Beyoncé’s Renaissance Album is Blacker and Queerer than Ever

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September 8, 2022


By: Eshe Ukweli, Contributing Writer


Since her first solo album Dangerously In Love, the world-renowned superstar and proclaimed Queen Bey, Beyoncé, has been known to cause a social stir with the release of a project. From older works like I Am…Sasha Fierce and self-titled Beyoncé, to newer albums Lemonade and The Lion King: The Gift, the creative maven has constantly captivated the world with her work causing us all to tune in, and her seventh studio album Renaissance has been no different. 

Since its release a month ago, the album has grossed over 179 million streams, with 121,000 CDs and 26,000 vinyl copies sold. Within weeks of its release, the project came in at No. 1 on the Billboard Top 200 albums chart making it the biggest week by a woman in 2022 so far. 

The album has not only been a buzz on the charts, as critics continue to praise the album for its testament to unabashed Black joy. "Compared to 'Beyoncé' and 'Lemonade' — the prior two heavily centered on the singer's feminism, intimate journey with her husband's infidelity, and restoration of self after betrayal, 'Renaissance' is all about joy” said Essence reporter Taylor Crumpton. Kyann-Sian Williams of NME echoed Crumpton’s sentiments, calling Renaissance “her most relentlessly upbeat and fun record yet." From start to finish the album entices us to dance, let it out, and, as the song "Church Girl" says, “drop it like a thotty.” But, beyond the joy of the project that comes with every listen, the influence and honoring of Black LGBTQ+ culture is apparent. 

From conception, Black LGBTQ+ culture has been an influence on the project, starting with Beyoncé’s gay Uncle Johnny who helped raise her and her sister. In a post on the artist's website, regarding the album’s conception, Beyoncé shared her gratitude for her uncle: “A big thank you to my Uncle Johnny. He was my godmother and the first person to expose me to a lot of the music and culture that serve as inspiration for the album.”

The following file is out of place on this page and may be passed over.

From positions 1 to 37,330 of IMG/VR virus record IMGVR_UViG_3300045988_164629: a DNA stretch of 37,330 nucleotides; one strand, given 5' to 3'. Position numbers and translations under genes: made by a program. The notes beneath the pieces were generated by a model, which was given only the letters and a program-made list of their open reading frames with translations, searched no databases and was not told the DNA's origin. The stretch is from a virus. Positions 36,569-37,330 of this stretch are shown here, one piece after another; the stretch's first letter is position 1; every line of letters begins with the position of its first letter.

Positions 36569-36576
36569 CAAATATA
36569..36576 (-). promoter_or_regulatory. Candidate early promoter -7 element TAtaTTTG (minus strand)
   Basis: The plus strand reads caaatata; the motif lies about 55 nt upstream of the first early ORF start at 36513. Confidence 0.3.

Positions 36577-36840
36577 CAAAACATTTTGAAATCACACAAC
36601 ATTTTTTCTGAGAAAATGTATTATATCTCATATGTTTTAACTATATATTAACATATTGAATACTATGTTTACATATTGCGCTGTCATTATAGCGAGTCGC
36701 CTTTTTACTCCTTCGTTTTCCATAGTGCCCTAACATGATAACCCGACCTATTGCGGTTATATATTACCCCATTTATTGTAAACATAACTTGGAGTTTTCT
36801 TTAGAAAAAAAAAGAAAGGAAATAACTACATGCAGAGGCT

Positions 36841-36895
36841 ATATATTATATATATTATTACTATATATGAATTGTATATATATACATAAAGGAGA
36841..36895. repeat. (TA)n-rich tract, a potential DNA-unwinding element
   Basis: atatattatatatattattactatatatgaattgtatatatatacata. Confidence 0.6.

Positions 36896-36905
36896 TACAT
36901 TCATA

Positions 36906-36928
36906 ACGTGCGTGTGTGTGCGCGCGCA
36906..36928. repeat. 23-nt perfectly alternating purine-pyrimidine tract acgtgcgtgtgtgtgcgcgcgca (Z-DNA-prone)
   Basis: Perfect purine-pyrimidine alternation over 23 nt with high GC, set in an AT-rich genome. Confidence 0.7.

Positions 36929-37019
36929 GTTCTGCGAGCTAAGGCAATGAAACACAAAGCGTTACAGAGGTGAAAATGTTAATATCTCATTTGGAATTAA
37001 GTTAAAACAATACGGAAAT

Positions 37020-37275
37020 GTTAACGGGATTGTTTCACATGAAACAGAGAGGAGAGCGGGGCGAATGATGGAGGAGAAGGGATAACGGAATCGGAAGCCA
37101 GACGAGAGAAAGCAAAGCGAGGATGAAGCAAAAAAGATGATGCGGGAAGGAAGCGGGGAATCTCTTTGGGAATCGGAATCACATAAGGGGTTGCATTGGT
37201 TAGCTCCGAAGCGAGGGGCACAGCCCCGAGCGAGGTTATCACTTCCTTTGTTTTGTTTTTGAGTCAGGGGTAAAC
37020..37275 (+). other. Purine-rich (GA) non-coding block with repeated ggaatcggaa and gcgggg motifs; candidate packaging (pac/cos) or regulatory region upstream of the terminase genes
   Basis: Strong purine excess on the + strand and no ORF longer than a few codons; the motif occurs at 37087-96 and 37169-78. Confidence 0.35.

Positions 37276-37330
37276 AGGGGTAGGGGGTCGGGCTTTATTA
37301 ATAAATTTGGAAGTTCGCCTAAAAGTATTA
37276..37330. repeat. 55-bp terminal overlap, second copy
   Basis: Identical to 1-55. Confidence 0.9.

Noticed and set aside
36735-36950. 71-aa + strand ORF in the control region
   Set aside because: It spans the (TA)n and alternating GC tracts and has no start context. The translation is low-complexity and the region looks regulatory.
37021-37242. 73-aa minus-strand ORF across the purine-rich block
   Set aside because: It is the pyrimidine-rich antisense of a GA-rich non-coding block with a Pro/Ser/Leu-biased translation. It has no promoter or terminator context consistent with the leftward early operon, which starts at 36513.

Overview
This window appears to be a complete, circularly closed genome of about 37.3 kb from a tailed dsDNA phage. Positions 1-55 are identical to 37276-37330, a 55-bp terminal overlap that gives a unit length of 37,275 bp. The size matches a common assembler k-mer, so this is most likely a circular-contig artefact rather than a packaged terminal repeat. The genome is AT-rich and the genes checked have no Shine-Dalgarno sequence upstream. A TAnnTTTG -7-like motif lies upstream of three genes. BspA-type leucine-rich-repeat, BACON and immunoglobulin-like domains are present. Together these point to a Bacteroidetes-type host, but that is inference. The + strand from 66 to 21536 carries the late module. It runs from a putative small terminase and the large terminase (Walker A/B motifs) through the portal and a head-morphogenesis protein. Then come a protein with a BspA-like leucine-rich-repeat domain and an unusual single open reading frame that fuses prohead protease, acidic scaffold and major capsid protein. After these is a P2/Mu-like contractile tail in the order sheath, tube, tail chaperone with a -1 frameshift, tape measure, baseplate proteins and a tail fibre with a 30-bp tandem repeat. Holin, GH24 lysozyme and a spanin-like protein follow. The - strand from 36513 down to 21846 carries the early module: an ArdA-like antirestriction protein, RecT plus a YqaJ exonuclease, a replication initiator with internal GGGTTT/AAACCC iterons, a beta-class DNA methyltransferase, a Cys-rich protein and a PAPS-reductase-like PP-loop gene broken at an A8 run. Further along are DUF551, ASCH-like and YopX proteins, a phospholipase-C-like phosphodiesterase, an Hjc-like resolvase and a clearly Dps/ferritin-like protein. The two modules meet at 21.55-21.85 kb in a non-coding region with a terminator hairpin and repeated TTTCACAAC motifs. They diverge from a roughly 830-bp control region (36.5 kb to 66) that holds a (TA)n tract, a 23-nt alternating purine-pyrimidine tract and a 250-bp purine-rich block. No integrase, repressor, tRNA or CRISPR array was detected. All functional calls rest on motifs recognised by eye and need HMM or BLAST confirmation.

Beyond Uncle Johnny, Beyoncé also collaborated with many Black LGBTQ+ creatives and artists to bring the project to life. Renaissance features transgender talent TS Madison, bounce artist Big Freedia, samples from Kevin Aviance and the late drag star Moi Renee, song production by DJ Honey Dijon, and mentions Black queer Liberian-American designer Telfar Clemens. The Black queer influences didn’t stop there either, but spread into the visuals, language, and concepts in the album. 

The entire body of work showcases the affirmations, culture, and concepts Black and LGBTQ+ folks live by daily. From mantras like “comfortable in my skin / cozy with who I am” ("Cozy") and “I’m one of one / I’m number one / I’m the only one” ("Alien Superstar"), to fun reads like “Uncle Johnny made my dress, that cheap spandex she looks a mess” ("Heated"), the album highlights Black queer culture. Songs like "Church Girl," while fun and upbeat, also shed light on the experience of marginalized communities, like Black women in the church and the journey to bodily autonomy and self-reclamation. 

Beyoncé’s Renaissance is more than just a fun summer album to dance the night away to, it’s an example of how art, when used correctly, can shape culture, bring about change, and, perhaps more importantly, create community. Ears who have never heard of TS Madison or who didn’t grow up with an “Uncle Johnny” get a chance to experience Black Queer culture without that same culture being decentered as the target audience. It does the complicated job of elevating a long marginalized intersectional community without pandering to opinions outside of the community; uplifting while also remaining intercommunal. Beyoncé’s Renaissance continues to broaden what impactful art can look like and, in true Beyoncé fashion, continues to push the culture forward.